Rental properties can be a significant asset in the marital estate. A divorce means dealing with rental properties and involves the same basic steps as dividing all other marital property.
- Assess the value of the property, either by using hiring professional appraiser or by agreeing on a fair market value.
- Add the value of the property to the overall value of the marital
- Determine a way to apportion a share the marital estate to each party in an equitable manner.
Divorce and Rental Property: Getting Rental Properties Appraised
It is highly recommended to obtain professional appraisals of any rental properties you and your spouse own. While it is technically acceptable simply to agree on an arbitrary value, there are potential dangers of taking that route. It is quite easy for one spouse purposely to misrepresent (undervalue) the property and dupe the other spouse who knows little about real estate into believing it is worth far less.
For example, let us say your ex tells you the rental home is worth $50,000. You take him at his word, and you let him keep it while you take $50,000 of the retirement account as your fair share. After the divorce, he sells the rental and profits $100,000, having hidden the value purposefully from you. At that point, you will be out of luck – and out $25,000 that should have been yours. Do not risk shortchanging yourself. Get an appraisal.
The property may be considered an asset, liability, source of income, or a combination. Hiring a professional real estate appraiser to value the property and perhaps an account or forensic economist to help determine the tax and financial implications of the property is the surest way to get an accurate picture of the value of the properties and the entire marital estate. When you work with Ward Law Firm, we will put you in contact with reputable professional evaluators in the area.
Divorce and Rental Property: Ways to Handle Rental Properties During Divorce
Once you have determined the value of the property, you and your spouse will have to come up with a way to divvy it up fairly. The most common way to handle this is to have one spouse keep the rental property, and the other spouse keep assets equivalent in value to the rental property value, such as the marital residence or a larger share of the retirement account.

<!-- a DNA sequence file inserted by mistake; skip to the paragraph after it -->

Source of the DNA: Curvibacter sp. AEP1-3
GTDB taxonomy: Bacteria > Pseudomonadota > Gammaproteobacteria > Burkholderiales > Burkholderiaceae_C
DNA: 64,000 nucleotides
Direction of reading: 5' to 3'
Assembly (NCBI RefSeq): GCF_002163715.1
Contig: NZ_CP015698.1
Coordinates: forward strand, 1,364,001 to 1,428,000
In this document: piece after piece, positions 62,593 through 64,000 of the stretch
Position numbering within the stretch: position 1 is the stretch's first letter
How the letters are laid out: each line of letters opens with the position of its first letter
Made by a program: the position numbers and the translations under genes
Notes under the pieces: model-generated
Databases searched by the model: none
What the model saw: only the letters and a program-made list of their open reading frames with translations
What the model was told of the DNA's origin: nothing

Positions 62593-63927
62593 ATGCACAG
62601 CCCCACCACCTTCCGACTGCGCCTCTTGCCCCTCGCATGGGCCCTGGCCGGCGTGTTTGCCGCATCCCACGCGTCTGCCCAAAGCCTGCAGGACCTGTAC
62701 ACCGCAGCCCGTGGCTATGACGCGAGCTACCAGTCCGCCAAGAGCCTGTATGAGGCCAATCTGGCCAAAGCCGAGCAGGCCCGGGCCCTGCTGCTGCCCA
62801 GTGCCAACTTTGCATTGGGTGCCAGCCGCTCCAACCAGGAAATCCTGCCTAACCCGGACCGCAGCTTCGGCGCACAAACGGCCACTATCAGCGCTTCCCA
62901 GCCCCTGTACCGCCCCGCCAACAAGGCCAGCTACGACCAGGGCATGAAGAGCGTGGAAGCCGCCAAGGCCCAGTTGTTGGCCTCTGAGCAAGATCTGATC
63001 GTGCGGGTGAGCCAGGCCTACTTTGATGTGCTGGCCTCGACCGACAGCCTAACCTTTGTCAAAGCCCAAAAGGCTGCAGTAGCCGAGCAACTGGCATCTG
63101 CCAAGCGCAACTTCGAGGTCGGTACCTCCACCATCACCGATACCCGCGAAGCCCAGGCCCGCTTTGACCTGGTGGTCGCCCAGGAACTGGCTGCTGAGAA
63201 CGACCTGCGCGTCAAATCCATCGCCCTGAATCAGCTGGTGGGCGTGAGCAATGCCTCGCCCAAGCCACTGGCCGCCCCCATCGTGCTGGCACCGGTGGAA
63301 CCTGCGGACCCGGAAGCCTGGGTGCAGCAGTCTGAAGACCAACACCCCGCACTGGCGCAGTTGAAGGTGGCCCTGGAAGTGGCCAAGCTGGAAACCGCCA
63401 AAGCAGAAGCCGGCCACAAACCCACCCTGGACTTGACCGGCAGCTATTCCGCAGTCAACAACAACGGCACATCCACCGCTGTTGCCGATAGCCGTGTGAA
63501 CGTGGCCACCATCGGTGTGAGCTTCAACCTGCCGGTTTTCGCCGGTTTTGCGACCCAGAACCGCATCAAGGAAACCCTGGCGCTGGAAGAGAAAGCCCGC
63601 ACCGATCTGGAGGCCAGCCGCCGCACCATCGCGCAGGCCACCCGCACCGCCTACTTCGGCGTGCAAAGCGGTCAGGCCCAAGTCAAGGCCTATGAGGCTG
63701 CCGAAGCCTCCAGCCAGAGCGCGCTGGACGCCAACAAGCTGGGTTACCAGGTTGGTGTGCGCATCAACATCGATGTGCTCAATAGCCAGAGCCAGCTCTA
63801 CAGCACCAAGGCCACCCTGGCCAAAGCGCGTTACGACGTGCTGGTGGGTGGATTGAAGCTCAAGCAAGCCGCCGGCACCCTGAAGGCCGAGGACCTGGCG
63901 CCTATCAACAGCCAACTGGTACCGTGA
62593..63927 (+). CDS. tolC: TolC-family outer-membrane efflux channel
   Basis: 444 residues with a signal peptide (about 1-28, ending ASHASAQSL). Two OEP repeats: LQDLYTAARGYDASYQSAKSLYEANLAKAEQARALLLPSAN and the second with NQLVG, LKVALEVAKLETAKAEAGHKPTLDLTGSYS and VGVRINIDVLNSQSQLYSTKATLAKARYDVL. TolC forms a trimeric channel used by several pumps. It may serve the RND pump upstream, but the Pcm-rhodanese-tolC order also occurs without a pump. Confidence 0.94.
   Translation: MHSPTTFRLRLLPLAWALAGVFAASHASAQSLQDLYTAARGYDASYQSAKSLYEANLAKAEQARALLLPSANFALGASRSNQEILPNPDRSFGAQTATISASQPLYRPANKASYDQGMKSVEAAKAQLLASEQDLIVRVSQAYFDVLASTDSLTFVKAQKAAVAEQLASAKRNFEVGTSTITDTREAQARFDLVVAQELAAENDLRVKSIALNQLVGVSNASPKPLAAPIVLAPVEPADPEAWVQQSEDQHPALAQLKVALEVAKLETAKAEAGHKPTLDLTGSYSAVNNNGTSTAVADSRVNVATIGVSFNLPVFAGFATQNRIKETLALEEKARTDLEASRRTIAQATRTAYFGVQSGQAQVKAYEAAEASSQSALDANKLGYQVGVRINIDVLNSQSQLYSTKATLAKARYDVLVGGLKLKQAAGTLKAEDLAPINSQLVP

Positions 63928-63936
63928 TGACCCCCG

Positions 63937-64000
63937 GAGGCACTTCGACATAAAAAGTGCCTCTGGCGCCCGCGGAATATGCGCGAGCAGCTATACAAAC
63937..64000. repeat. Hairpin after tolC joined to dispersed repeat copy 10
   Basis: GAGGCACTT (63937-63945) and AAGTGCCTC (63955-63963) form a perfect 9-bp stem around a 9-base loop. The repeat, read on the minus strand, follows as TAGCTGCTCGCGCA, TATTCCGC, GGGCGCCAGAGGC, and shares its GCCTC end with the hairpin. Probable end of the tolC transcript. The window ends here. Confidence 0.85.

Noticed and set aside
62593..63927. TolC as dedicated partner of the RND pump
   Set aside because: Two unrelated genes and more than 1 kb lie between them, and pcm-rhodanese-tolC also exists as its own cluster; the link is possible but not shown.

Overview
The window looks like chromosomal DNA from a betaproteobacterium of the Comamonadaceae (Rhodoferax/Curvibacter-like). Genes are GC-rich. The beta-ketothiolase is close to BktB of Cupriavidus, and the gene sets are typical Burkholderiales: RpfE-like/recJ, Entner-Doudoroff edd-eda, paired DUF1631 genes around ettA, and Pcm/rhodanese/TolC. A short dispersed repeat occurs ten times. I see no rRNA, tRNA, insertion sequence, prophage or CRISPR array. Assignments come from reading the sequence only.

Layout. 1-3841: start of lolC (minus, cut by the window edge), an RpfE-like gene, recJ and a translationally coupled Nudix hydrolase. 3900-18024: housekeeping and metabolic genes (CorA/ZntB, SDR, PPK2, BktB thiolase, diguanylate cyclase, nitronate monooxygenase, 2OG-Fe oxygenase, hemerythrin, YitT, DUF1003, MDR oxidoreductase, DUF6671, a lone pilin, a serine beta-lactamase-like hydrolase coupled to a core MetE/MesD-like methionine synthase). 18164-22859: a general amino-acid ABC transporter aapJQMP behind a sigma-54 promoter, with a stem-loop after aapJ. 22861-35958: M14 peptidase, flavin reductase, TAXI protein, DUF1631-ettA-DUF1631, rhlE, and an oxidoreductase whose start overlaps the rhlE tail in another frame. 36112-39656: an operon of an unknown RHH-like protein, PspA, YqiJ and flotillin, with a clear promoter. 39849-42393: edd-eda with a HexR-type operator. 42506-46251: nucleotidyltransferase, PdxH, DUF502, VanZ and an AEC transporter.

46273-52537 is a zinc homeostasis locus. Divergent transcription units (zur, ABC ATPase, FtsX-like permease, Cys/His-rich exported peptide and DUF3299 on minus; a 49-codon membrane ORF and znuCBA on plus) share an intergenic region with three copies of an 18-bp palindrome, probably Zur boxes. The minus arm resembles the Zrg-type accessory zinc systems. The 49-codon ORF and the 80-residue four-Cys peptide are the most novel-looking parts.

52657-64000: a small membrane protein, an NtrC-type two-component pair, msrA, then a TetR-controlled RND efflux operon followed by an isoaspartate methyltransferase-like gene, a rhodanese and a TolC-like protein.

If that is not feasible, another option is to sell the property and divide the profits. Note: selling the property could result in extra fees and taxes and is generally a last resort during divorce. If you and your spouse are unable to reach a fair agreement, a judge can decide.
Divorce and Rental Property: What to Do With Rental Income
Another thing to consider is how to manage rental income during the divorce process. If you and your spouse can agree on how to do this, that is wonderful. For example, you might just split the monthly income equally until the divorce settles. Your attorney can detail the specifics in a temporary agreement for your protection.
You also can decide to put the funds aside in the interim. It is customary for the rental income to be deposited into a trust or property management account and left untouched by either party until the divorce in final. The only withdrawals made on the account should be for property expenses, such maintenance, taxes and insurance – and both parties should have notice of any withdrawals. Then, the funds can later be divvied up appropriately in the final property division agreement.
REAL Case Analysis With Lawrenceville Property Division Lawyer David J. Ward
For expert advice on how to handle your rental properties during divorce, call The Ward Law Firm at 770-383-1973 or fill out our online contact form to schedule an appointment. We assist clients with all matters of divorce, including complicated asset divisions.